B was very precocious and was reading by age 3. Hyperlexia is a symptom. So is bedwetting, and that runs in families doesn't it? There are so many things that I just dealt with, and didn't run to the doctor about, that many moms would have. In so many ways I was isolated and on my own, without support. And by the time B was a pre-schooler, I KNEW she was different enough from other kids that I was afraid to send her to school. I felt like she would get diagnosed as ADHD (very popular at the time) which I instinctively felt was the wrong diagnosis. I remember saying that I did not want her to get "pidgeonholed". So we started home schooling but then I was too sick and exhausted to make that last, so she was put in public school. Because she was so smart academically, she never even got an IEP even though it was discussed, whether or not she should. To make a long story short: When B was in 3rd grade we had her evaluated by a psychologist, who said: "She's on the spectrum but I wouldn't call it Aspergers". For some reason, my brain was so focused on "whether or not she has Asperger's" that I did not even HEAR the "she's definitely on the spectrum" part of the evaluation. Duh, me! Fast forward three years when the pyschosis started and I kept pushing for an Aspie diagnosis from the psychiatriast, who finally gave me one, but I think his real assessment would have been what the psychologist had said: On the spectrum but not apsie. Now that I am aware that two of my other kids DO fit the aspie bill better, I tend to agree. Spectrums are strange things and no two kids are alike.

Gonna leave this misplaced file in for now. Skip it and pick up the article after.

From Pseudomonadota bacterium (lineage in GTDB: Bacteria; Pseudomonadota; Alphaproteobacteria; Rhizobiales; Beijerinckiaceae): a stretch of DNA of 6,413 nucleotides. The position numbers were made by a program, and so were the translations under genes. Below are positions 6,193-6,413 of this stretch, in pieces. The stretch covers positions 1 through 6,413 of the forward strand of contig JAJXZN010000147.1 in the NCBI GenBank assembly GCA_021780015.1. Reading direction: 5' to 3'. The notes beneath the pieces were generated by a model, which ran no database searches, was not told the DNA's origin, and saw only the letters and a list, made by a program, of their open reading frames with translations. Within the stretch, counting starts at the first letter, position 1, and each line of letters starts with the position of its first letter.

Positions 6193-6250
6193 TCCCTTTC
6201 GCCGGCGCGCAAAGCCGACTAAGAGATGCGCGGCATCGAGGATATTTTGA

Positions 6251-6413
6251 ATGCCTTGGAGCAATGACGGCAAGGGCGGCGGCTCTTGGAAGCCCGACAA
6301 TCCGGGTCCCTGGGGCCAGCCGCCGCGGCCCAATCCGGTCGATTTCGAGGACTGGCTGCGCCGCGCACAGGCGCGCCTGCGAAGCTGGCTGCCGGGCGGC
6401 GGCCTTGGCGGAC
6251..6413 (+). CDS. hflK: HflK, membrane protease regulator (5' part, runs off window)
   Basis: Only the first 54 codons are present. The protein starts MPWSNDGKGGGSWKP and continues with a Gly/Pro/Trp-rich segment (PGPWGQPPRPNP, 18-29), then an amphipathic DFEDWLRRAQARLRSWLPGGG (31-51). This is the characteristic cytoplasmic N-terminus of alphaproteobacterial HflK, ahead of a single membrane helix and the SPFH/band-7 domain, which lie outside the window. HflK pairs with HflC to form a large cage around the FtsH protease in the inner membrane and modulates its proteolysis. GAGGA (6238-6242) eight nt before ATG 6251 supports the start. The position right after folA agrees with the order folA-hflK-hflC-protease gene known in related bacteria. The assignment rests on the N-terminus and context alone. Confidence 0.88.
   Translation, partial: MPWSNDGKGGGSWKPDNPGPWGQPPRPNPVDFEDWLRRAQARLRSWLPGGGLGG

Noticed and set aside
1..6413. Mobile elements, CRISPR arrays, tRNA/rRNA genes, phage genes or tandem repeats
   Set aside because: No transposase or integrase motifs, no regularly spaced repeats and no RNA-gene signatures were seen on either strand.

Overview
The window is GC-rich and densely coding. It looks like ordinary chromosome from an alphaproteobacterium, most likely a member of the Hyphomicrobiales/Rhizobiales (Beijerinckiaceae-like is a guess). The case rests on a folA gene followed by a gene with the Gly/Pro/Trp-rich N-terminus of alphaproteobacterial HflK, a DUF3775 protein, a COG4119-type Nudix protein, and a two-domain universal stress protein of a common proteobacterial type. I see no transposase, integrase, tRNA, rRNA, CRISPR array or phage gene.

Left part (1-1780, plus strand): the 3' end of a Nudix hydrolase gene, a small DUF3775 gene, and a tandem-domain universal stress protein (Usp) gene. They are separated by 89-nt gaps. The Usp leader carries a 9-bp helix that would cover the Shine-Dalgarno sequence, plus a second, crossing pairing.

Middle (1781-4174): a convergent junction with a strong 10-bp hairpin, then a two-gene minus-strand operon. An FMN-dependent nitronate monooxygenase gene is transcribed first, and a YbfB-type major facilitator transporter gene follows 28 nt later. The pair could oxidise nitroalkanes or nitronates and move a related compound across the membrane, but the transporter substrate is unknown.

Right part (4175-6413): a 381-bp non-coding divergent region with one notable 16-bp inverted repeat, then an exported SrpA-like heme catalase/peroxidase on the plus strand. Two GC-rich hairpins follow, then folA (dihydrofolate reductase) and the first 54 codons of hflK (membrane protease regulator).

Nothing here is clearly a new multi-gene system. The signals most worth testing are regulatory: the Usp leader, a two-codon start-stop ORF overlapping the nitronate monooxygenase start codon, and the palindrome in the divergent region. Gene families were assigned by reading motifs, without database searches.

But the thing that makes me think that Dr. Wakefield is on to something is that I don't think I knew what a normal diaper ever was. And I did not realize that my kids' poops were not "normal" but now that I read up on the subject, I realize that they never were...things were too squishy, too loose. Couple that with constant butt rashes, and well, I think the gut has a lot to do with autism. But I never ever made the connection at the time.